Sunday, January 31, 2010

La Quercia Acorn Edition III - Shipment #1

Sometime around the end of 2008, I stumbled across a little Iowa based company called La Quercia. I know I was late to the party, but I was amazed by what they had to offer. An American prosciutto seemed like an oxymoron, but the reviews were just as staggering. Making the New York and LA Times is no small feat. Naturally I decided to dive in head first and started making calls about their Acorn Edition.


http://www.laquercia.us/home/acorn-edition/


For those unaware, the Acorn Edition is essentially a program where you buy a pig and over the course of 2 or so years, La Quercia doles it out to you in pieces. I know that sounds a bit odd, but there is a method to this madness.


So, after calling the good people at La Quercia, I was first in line for the Acorn III edition. However, a lot of time has passed since then. In fact, I paid my deposit back in June of 09. Naturally, I had forgotten all about the Acorn Edition by the middle of January 10. So imagine my surprise when I got an email saying that the first shipment would be on my door January 15th.


When I say my door, I should say my office. Yep, I came back from lunch and there was a huge, heavy box sitting at the door to my office. Well, I couldn’t leave well enough alone, so I had to have a peak.


Remember how I said, I had forgotten about the 1st shipment. That means I had forgotten what I had ordered as well. So, I was racking my brain, did I order extra head, feet, or caul fat? I had no idea.


Thankfully, the shipping labels answered a few of those questions.


Once I got home that evening, I had the time and space to see what all had come in the mail for me.


After opening the well insulated box, this was the first thing I saw.

Yes, that’s four packages of La Quercia’s garlic & fennel sausage. I’ve already tried some of that, and I’ll tell you, it’s as good as they say.


With our next item, we’re getting into the offal range.

Two nice front hooves or trotters. I’m still wondering what I’ll do with these. Maybe a nice Ruhlman recipe is in store for these beauties.


After that was something a little more pedestrian.

Four racks of ribs, back and spare. Again, I’m not sure what I should do with these. I’m stuck between the idea of bbq and something Chinese.


Who sees pate in their future?


With this much liver, I do, and it requires me to buy a meat grinder attachment for my stand mixer. I love an excuse to buy a new gadget.


Now here’s another mystery.


I’ve found a number of recipes for pig tails, but what can you do with just one?


Here’s something you don’t see very often.


Loads of leaf lard, which I’ve heard is quite good for pastry.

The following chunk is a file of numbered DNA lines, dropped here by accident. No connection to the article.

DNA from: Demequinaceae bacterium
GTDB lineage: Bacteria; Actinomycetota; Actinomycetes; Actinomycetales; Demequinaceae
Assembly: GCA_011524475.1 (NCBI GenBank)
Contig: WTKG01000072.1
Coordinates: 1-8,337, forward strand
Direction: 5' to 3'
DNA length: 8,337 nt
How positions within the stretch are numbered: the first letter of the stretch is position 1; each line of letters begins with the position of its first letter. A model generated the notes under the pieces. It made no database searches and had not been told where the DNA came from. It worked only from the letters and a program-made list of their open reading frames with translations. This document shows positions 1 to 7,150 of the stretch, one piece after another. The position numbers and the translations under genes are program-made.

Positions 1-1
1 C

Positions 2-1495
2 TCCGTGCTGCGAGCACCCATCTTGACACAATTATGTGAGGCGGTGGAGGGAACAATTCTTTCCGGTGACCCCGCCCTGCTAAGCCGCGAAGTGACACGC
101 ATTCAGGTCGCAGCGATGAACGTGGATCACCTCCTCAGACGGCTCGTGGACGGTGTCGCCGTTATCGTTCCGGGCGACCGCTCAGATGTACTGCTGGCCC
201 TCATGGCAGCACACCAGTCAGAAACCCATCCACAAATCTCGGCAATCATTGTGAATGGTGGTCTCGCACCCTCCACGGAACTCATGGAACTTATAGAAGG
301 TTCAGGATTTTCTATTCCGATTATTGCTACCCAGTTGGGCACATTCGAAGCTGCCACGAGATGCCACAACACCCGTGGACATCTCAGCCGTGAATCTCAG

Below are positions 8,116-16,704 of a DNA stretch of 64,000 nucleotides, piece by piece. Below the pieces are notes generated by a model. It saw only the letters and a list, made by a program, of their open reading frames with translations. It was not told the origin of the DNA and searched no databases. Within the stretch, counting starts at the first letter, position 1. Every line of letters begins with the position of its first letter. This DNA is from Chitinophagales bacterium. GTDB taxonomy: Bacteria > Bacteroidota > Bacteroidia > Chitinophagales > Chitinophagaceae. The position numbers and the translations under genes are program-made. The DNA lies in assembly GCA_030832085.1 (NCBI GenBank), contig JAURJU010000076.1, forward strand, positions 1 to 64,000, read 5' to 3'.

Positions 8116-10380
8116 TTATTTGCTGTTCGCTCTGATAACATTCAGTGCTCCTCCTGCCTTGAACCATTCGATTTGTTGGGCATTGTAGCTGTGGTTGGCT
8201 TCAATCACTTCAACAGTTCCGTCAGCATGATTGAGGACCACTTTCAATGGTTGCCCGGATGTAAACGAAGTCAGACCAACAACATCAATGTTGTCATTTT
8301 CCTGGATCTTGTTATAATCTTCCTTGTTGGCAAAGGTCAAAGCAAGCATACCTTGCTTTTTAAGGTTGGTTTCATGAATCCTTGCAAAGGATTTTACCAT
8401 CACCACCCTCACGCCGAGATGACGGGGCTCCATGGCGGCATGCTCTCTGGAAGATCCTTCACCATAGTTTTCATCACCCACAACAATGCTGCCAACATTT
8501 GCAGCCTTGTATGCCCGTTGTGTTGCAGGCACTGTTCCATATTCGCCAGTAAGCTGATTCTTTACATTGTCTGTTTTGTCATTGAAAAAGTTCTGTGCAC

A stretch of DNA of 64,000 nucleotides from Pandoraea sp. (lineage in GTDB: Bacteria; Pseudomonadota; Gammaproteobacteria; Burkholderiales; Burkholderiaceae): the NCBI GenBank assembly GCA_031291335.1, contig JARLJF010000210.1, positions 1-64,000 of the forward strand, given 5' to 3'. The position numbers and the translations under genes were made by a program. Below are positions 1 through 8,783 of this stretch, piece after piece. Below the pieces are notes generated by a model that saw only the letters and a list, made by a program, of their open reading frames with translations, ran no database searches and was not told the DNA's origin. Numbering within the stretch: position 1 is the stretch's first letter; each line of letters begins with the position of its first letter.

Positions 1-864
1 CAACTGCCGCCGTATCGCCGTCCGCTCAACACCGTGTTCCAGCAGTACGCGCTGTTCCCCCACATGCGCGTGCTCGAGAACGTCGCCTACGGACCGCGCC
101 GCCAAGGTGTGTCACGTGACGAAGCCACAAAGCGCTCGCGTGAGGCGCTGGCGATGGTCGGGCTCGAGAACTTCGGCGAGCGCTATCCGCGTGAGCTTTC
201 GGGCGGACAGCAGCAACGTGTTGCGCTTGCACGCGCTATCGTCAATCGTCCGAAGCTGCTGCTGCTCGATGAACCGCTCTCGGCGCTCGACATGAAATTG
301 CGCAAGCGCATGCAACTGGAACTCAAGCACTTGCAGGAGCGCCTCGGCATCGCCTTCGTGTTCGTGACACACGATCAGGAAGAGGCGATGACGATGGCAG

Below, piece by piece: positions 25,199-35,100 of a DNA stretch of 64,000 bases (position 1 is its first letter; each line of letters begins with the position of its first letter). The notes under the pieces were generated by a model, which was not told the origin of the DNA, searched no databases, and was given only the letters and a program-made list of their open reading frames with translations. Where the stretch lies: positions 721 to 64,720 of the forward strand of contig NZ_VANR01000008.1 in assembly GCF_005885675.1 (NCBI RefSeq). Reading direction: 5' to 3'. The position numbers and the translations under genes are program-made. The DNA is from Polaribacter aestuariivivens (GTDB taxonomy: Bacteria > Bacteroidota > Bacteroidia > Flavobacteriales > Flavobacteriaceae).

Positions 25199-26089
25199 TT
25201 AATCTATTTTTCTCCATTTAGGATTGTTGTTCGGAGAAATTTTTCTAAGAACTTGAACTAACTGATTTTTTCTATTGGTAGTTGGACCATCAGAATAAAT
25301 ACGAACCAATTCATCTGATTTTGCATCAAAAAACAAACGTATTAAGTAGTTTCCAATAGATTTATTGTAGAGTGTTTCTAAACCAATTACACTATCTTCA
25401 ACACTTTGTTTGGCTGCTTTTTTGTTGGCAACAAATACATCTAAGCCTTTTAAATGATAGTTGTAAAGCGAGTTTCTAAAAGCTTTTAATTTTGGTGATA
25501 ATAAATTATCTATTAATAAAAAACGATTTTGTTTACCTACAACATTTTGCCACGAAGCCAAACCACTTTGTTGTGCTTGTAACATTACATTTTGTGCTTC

Speaking of mysteries, I have no idea what this is.


Someone suggested it could be a kidney, but why send just one? Besides, it doesn’t look like a kidney.


At first I thought this was a tongue.


Nope, it’s just a very pretty tenderloin.


Of course, everything just seems too near and orderly. Luckily there was a grab bag.

Labeled as a bag of trimmings, this seems like a good specimen for rendering, I think. All I know is there’s a lot of fat on there.


Aside from a tail and a few hooves, this seems like a pretty ordinary order of pork, if you call getting 50 lbs of pork in the mail ordinary. However, I had forgotten everything I had ordered.

Yep, that’s a real conversation piece for the average American. Honestly, how many people do you know that get a pig head in the mail? On this one, I’m really stumped. There’s the consistent hog’s head cheese, and Ruhlman does have a good looking recipe in his book “Charcuterie”, but there’s also a recipe from David Chang and his “Momofuku” cookbook. In Chang’s book, it’s called Pig’s Head Torchon and it involves frying things. So, it seems like my mind is already made up.


As exciting as this all is, there’s so much more to come. In the next shipment, I’ll be getting a delivery of guanciale and flat pancetta, with 2 lbs and 12 lbs respectively. After that it’s a pork laden magical mystery tour with lonza, coppa, lardo, then it’s one dry cured shoulder (spallacia) and then another 3 months later.



I know what you’re thinking, that all sounds lovely and quite frankly, overwhelming, but where is the prosciutto? Yes, La Quercia is known for prosciutto, and I’ll get my first leg sometime around the first of July….2011. Yes, and 18 month aged leg arriving in the mail for me. Finally, near Christmas 2011, I’ll get the last leg, just in time for the holiday. Of course, this is all organic, acorn fed, free range, Berkshire breed swine. Needless to say, I have a lot to look forward to.


Cooking the Book – Real Cajun – Spicy Crawfish Fettuccine

It’s time for another installment from “Real Cajun” by Donald Link. In what is fast becoming one of my favorite cookbooks, Link presents a number of recipes that that seem very approachable, even to those unaware of the goodness of Louisiana cuisine. Actually this dish, Spicy Crawfish Fettuccine, seems to have a more uptown New Orleans feel rather than the rustic approach of Cajun food, of course that could just be the heavy cream talking.


It seems that I can’t find a quick and easy recipe any more, and that’s a good thing. I like a recipe that takes time and effort, and with a fair amount of prep work, this one seems to fit that bill.

Here we have a finely chopped jalapeno pepper, poblano pepper, and small onion. Also on the plate are 3 cloves worth of minced garlic.


All of this vegetal goodness goes into a medium sauce pan over medium heat with a tablespoon or so of butter.


You can’t forget the spices. 1 tsp of salt, ¼ tsp cayenne, ¼ tsp paprika, and 1 tsp red pepper flakes make up this mix of spices.

I love how the pan is taking on a lovely red color from those spices.


Whoops, almost forget the 3 ounces of finely chopped tasso. I didn’t make my own for this recipe. I went the easy way and used Manda from Tony’s Seafood in Baton Rouge.


This whole concoction, along with 3 dashes of your favorite hot sauce, are cooked until the veggies were softened. Link gives pretty good time estimates as his 5 minutes for this step were right on the ball.


Even though they’re completely out of season, I found the tomatoes for the next step.

4 medium plum tomatoes, finely chopped are next in the pan.

It’s looking a little watery now.


However, once I add the 1 lb bag of crawfish, everything just looks plain soupy. To remedy this, Link says to reduce the heat to medium low and simmer until the juices reduce by half.


10 minutes later, things are looking pretty good, so I’m ready to move on.

3 tbs of ap flour and 2 tbs of butter are the next ingredients.


First the butter is introduced to the mixture and stirred until melted. Link doesn’t specify cutting the butter into small cubes, but I figured it would help things melt faster.


Now the flour is sprinkled over the sauce. I’ll admit I was worried at this stage. Even though I was stirring constantly, I couldn’t seem to get all the lumps of flour to dissolve.